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Global Warming Digest: The U.K.’s Big Freeze
Ingenious Britishers finally dispel the notion that 'An Inconvenient Truth' is utterly worthless...
The winter of 2009–2010 in the United Kingdom (also called The Big Freeze by British media) is an ongoing meteorological event that started on 10 December 2009, as part of the severe winter weather in Europe. A persistent pattern of cold northerly and easterly winds brought cold moist air to the United Kingdom with many snow showers, fronts and polar lows bringing snowy weather with it. The winter weather brought widespread transport disruption, school closures, power failures, caused sporting events to be postponed and 25 deaths.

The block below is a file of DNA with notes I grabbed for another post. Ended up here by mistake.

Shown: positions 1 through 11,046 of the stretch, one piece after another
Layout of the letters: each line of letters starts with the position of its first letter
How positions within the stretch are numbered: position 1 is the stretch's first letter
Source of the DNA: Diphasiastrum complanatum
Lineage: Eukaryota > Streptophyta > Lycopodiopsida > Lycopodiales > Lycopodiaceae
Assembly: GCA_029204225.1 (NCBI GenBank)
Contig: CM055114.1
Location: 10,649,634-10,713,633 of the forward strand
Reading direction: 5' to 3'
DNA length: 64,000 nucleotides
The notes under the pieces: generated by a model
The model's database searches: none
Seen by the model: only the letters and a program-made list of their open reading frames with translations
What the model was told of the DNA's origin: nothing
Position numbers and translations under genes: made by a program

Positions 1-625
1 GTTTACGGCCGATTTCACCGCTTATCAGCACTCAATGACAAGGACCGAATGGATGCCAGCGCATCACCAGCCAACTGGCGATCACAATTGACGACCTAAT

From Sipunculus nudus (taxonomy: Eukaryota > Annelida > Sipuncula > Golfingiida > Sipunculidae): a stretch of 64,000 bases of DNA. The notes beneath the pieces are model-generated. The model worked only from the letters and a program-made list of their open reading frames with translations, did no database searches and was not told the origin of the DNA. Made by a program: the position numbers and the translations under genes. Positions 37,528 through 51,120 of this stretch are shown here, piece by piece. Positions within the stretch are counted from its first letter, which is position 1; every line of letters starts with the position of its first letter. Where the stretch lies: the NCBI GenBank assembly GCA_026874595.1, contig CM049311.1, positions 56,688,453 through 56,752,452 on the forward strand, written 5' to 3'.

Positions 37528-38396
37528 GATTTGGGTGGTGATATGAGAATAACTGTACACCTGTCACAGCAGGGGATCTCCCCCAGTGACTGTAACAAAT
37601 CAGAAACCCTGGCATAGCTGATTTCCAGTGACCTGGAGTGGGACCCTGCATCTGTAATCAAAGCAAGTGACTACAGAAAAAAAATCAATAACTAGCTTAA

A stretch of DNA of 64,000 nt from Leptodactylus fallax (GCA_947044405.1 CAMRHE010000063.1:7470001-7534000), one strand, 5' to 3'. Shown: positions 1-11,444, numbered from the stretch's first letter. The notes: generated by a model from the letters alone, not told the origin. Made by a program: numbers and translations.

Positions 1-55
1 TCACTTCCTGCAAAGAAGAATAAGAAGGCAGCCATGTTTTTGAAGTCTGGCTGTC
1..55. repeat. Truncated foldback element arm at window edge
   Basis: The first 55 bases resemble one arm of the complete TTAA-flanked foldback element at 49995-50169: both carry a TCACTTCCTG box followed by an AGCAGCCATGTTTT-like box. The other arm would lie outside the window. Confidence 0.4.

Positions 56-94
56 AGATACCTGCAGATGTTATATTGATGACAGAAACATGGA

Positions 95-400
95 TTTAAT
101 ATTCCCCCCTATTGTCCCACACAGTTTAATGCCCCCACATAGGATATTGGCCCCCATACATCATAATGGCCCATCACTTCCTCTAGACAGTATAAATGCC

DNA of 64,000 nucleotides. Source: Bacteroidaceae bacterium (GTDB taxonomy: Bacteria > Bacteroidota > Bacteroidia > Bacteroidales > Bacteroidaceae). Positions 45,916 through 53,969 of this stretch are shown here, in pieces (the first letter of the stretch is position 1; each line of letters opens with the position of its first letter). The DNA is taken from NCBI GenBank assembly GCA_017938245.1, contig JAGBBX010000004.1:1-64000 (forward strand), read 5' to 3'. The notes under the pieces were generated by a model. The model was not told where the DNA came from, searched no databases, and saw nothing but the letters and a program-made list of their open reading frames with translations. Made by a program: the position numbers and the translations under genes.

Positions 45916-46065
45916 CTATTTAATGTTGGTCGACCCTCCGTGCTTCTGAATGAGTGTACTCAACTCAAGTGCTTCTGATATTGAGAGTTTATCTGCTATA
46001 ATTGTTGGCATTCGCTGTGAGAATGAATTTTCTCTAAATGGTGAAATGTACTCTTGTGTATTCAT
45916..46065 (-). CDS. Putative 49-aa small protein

The cold weather has been accompanied by high pressure and a lack of wind, which meant that only 0.2% of a possible 5% of the UK’s energy was generated by wind turbines over the last few days.
In Britain, the tradition of the “stiff upper lip” means you find a solution, even if that lip is stiff on account of being frozen. To wit:
Temperatures this week are forecast to plummet as low as -13ºC in the Scottish Highlands, with the mercury falling to -6ºC in London, -5ºC in Birmingham and -7ºC in Manchester as one of the coldest winters in years continues to bite.
Workers at one charity shop in Swansea, in south Wales, described how the most vulnerable shoppers were seeking out thick books such as encyclopaedias for a few pence because they were cheaper than coal.